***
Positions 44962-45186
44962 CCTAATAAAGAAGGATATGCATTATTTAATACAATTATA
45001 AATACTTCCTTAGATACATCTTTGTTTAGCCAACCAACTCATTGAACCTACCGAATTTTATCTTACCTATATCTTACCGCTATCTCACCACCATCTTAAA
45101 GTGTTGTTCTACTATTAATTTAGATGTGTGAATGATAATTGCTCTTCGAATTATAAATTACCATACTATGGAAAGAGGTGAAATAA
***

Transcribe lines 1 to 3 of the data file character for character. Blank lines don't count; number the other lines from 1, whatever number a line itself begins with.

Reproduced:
Positions 44962-45186
44962 CCTAATAAAGAAGGATATGCATTATTTAATACAATTATA
45001 AATACTTCCTTAGATACATCTTTGTTTAGCCAACCAACTCATTGAACCTACCGAATTTTATCTTACCTATATCTTACCGCTATCTCACCACCATCTTAAA